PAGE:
5 Seconds of Summer may be young, but they’re already used to playing huge arenas filled with screaming girls. They opened for One Direction on two different international tours, becoming stars before they even released their self-titled debut. After prepping with a handful of theater dates, the under-21 quartet is now playing European arenas for the first leg of their Rock Out With Your Socks Out Tour. In June, they return to Australia for a few gigs in their home country, and in July they begin two months of North American shows. This is the band’s first time headlining, but none of the members appears to be feeling too much pressure. “It’s still the same four dudes onstage,” lead singer Luke Hemmings tells Rolling Stone while preparing to play a show in Madrid. “There aren’t many negatives I can think of.”
What did you learn most from opening for One Direction?
Touring with those guys was such a good experience for our band, especially the first tour. Coming from not really doing any shows to supporting arenas for those dudes was just incredible, especially progressing like that as a live band. It was incredible being thrown into the deep end. Trying to win over a crowd that’s not yours was also great for our band. We’re definitely grateful for those tours. They made us who we are today and the live band we are.
Was there a point where you finally felt like “Wow, we’re winning over the Directioners!”?
[Laughs] There was definitely a point where more and more people started paying attention to us and got more into our band after seeing us. Especially doing the first tour everywhere and then going on the second one and seeing more fans come out to see us as well as 1D, it was a rewarding to see it pay off. Doing all that touring and all that work, you could see it happen. People are wearing your shirts at the show and singing all of your songs even though it’s not your show. That was a cool moment. It was progressive and not just one moment where it happened.
What do the shows look like?
We played a similar show at the Forum last year. We basically wanted to make a theater show with theater lighting on a larger scale. It’s not too gimmicky. We have a really cool stage with a drum lift that Ashton [Irwin] is on. It’s got a little runway. It’s kind of like a band stage but with heightened quality. It’s an arena-level theater show. That’s the best way to describe it — it’s just a rock band show.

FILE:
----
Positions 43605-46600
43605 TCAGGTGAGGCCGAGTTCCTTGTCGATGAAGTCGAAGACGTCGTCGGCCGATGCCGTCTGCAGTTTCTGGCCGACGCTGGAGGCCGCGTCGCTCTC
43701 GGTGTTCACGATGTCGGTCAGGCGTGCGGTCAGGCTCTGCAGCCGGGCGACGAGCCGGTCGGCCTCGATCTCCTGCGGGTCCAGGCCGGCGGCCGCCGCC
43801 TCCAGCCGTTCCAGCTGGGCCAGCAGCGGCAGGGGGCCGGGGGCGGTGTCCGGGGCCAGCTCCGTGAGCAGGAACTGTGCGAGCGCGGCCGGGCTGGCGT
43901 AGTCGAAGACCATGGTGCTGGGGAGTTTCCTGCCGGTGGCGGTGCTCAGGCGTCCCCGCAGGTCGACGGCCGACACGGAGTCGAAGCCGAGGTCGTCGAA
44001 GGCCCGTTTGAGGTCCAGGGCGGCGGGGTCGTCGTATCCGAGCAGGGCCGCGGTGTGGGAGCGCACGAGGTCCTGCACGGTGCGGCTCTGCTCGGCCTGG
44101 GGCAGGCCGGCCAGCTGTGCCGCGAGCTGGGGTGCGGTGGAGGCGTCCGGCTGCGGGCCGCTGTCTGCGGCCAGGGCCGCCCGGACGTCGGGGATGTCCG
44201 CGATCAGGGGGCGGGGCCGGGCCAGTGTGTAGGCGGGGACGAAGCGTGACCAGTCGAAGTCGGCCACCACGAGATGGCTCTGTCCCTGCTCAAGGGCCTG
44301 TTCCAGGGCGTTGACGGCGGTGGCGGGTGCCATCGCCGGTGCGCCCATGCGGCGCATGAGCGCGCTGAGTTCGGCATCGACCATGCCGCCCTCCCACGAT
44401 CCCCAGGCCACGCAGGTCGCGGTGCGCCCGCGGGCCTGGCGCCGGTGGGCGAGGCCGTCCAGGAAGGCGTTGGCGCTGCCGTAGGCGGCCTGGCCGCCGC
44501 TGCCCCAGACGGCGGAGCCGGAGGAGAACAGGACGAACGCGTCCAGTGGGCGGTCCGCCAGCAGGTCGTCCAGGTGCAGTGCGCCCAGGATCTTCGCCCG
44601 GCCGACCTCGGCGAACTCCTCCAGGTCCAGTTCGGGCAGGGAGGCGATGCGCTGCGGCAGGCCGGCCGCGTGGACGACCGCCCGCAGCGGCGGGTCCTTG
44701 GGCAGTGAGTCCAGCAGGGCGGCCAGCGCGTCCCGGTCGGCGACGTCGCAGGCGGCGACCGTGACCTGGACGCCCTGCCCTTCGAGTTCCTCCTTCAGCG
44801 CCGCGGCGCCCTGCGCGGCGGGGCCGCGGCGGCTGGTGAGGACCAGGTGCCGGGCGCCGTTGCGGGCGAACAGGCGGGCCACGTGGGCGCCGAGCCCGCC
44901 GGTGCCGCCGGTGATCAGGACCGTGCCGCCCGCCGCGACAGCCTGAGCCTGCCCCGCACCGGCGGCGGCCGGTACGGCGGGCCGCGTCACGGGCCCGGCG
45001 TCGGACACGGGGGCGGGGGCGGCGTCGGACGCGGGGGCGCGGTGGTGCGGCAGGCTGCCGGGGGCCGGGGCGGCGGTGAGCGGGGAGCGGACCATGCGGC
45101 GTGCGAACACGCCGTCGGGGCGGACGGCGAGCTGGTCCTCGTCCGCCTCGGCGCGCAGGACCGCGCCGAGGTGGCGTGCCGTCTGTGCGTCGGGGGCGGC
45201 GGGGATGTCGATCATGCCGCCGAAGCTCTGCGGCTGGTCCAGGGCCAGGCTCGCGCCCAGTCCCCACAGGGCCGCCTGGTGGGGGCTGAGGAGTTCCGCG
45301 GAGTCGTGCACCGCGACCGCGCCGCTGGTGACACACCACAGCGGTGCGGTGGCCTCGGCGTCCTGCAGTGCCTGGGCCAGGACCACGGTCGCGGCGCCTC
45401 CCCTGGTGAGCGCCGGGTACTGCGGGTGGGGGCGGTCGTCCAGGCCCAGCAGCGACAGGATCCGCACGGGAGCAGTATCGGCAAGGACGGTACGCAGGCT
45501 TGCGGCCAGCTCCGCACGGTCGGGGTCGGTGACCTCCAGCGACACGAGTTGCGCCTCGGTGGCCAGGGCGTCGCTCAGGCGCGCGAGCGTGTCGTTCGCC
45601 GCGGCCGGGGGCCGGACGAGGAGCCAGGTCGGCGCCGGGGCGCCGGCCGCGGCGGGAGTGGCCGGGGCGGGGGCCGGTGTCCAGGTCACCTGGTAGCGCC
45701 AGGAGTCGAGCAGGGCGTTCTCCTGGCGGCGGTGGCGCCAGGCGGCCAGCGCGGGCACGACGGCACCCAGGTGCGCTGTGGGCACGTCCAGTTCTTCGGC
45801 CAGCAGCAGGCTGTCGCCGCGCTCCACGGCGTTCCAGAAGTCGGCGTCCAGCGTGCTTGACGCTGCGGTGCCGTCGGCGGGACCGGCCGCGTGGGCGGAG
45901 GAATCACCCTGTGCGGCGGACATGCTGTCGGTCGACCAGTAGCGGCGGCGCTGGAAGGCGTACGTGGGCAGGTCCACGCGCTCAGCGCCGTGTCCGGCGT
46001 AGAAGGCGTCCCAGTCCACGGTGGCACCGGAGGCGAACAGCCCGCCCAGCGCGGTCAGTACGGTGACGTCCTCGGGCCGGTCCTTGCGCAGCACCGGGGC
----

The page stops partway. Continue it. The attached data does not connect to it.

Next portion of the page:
Who were your arena-rock inspirations for this show?
Do you know VH1’s Behind the Music? Been watching a lot of those, like the Guns N’ Roses one, the Poison one, Bon Jovi. Obviously growing up I watched Green Day religiously online as well as Blink-182 and stuff like that. I’ve kind of been looking to those bands and what they do with stages, like how Axl Rose will command a whole stadium and Billie Joe will do the same thing. Just taking things from that and putting it into our own show.
Some elements of your live shows really remind me of Green Day, like when you bring an audience member onstage to play Michael Clifford’s guitar. How much has that band influenced you over the years?
I think as a group, we all have our individual favorite bands, but Green Day is probably the band’s favorite band. I remember that in the early days — and even now — we would sit around the computer and just watch them online. You can see how Billie Joe can just command 80,000 people and they’ll just be hanging on his every word. If we can be anything like them — if we can have that kind of stage craft and stand as proud as them — I’ll be pretty happy. Even if it’s just a little bit.
What was the first live show you ever attended?
It was actually my favorite band at the time. It was Good Charlotte. They came to Australia [when I was 13 or 14]. I went with my dad [laughs]. It was great! They were my favorite band for a long time. I still love that band. They’re pretty much the reason I started playing guitar when I was an angry teenager.
What will surprise fans the most when they see you this summer?
I feel like our fans watch us religiously on YouTube so they know exactly what the show looks and sounds like [laughs]. I think it’s quite interactive, more than any show or any tour we’ve done. The crowd is always doing something all the time, which is what we’re striving to do. I think it’s just a very interactive show, which sounds like a kid show or something . But we’re getting them to do stuff, like chants and claps, which comes from watching Green Day and all those bands and seeing what they do. There are slower songs, a super fast “American Idiot” cover and everything in between.